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From Mason Hale <>
Subject Re: Regarding Cassandra Scalability
Date Sun, 18 Apr 2010 13:53:33 GMT
On Sun, Apr 18, 2010 at 8:26 AM, Brandon Williams <> wrote:

> On Sun, Apr 18, 2010 at 8:00 AM, Mason Hale <> wrote:
>> This is a statement I wish I had run across sooner. Our first
>> implementation (which we're changing now) included some very big rows. We
>> ran into trouble with compaction and during hinted hand-off operations
>> (which also deals with data a full row at a time) because these rows would
>> not fit into available memory.
>> I think until there are not these lurking gotcha spots like compaction and
>> hinted hand-off, where a full row must fit in memory, we should not be
>> making misleading statements like "Cassandra has the advantage of a more
>> advanced datamodel, allowing for a single row to contain billions of
>> column/value pairs: enough to fill a machine." (from:
>> ,
>> A statement
>> like that should have some caveats, otherwise it reads as an endorsement, a
>> suggestion even, to build a data model with massively wide rows. In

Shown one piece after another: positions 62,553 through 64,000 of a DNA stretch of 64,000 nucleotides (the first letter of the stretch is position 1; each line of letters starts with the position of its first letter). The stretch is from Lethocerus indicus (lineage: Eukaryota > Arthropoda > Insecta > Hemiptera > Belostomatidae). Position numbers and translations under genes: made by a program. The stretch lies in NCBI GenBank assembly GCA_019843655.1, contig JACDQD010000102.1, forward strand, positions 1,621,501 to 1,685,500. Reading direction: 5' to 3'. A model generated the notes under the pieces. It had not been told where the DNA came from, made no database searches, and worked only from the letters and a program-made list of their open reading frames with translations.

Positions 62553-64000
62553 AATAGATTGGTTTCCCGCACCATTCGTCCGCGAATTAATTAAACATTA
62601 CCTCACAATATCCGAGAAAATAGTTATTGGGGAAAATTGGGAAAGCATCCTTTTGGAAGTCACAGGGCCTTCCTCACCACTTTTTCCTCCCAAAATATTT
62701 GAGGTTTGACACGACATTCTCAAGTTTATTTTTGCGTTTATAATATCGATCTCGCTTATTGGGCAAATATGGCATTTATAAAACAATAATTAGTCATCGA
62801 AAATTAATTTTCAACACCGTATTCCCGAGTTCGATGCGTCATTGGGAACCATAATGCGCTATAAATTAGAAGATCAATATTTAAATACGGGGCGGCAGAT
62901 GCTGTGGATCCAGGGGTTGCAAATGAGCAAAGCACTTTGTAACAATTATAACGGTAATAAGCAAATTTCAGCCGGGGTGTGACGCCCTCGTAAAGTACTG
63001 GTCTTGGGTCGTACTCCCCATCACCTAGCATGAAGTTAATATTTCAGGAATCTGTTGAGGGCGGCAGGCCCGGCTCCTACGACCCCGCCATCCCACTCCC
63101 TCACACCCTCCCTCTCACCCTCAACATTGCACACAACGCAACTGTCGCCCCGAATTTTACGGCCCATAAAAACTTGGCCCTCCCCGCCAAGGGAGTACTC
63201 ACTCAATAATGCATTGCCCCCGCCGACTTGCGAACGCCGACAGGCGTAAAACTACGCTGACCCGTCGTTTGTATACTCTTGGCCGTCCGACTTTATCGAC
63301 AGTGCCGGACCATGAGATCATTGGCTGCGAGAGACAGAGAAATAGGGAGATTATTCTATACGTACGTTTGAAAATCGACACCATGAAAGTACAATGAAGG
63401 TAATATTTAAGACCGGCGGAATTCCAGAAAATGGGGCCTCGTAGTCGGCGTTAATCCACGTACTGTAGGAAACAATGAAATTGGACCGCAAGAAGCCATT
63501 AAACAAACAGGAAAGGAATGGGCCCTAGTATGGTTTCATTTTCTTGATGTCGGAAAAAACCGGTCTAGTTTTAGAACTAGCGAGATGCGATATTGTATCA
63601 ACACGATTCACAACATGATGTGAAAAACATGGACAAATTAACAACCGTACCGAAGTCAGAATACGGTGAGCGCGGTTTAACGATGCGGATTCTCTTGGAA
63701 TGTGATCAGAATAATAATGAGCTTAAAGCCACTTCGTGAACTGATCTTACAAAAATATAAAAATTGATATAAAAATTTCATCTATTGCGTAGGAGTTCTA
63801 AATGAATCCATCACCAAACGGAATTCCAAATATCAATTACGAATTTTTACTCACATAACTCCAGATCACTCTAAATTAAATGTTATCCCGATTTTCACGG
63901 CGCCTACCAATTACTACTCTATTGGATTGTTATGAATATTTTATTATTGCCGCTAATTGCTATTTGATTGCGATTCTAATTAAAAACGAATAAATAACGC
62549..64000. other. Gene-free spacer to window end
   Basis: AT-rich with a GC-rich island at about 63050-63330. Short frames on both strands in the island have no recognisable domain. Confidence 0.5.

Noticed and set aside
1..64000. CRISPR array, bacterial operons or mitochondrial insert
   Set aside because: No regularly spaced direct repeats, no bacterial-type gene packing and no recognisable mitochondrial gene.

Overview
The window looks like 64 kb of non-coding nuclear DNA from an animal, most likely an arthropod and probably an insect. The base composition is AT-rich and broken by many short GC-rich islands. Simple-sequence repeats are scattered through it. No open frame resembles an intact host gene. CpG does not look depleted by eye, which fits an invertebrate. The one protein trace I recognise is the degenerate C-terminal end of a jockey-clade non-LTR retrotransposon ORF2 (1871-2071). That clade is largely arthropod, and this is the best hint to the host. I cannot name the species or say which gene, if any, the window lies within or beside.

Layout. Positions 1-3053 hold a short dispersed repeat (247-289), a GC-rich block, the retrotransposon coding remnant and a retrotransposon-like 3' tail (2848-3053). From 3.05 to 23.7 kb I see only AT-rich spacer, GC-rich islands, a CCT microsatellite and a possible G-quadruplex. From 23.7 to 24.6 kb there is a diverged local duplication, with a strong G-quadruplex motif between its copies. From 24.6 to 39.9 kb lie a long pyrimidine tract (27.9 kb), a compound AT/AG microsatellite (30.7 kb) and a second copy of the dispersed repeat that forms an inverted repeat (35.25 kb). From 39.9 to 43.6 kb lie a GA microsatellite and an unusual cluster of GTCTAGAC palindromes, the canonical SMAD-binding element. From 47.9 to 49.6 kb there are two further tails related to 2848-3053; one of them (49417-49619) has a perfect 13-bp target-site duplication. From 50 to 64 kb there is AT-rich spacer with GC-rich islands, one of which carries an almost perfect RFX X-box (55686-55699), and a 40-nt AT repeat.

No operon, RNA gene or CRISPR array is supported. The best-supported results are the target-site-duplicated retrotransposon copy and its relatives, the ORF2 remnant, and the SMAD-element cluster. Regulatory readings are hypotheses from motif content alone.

>> practice, it is not feasible to have billions of columns in a single row
>> because it will lead to problems with compaction and hinted hand-off, maybe
>> elsewhere.
>> Mason
> We aren't hiding anything from the user who wishes to educate themselves.
> -Brandon
I didn't mean to imply anyone was hiding information. I was pointing out
that there is conflicting information floating about. And if someone doesn't
read and internalize the entire wiki, they may not realize the quote they
read from Stu Hood about Cassandra describes something that is actually not
a good idea in practice.

In my case, I believe I first read the CassandraLimitations page *after* I
ran into the problem with rows not fitting into memory, and it was after
reading statements about storing billions of columns in a single row. Or
maybe I read the CassandraLimitations page earlier but everything was so new
at that point that it didn't occur to me that the information there negated
the information about storing billions of columns per row. Or maybe I read
both pieces of information, but the one I remembered was the one about
storing billions of columns per row. I don't recall exactly.

My point is -- conflicting information is bad. It relies on the consumer of
that information finding both the "correct" and "incorrect" information and
then accurately reconciling the two. There are many ways that won't work out
well. The best solution is to not have the conflicting information in the
first place.

I'm just offering up my experience as a lesson learned. It is an example of
where I think the Cassandra community can do a better job of communicating.
I just know I had a bit of a bumpy ride because of this issue, and so I'm
pointing it out constructively in hopes that someone after me will not stub
their toe on the same issue.


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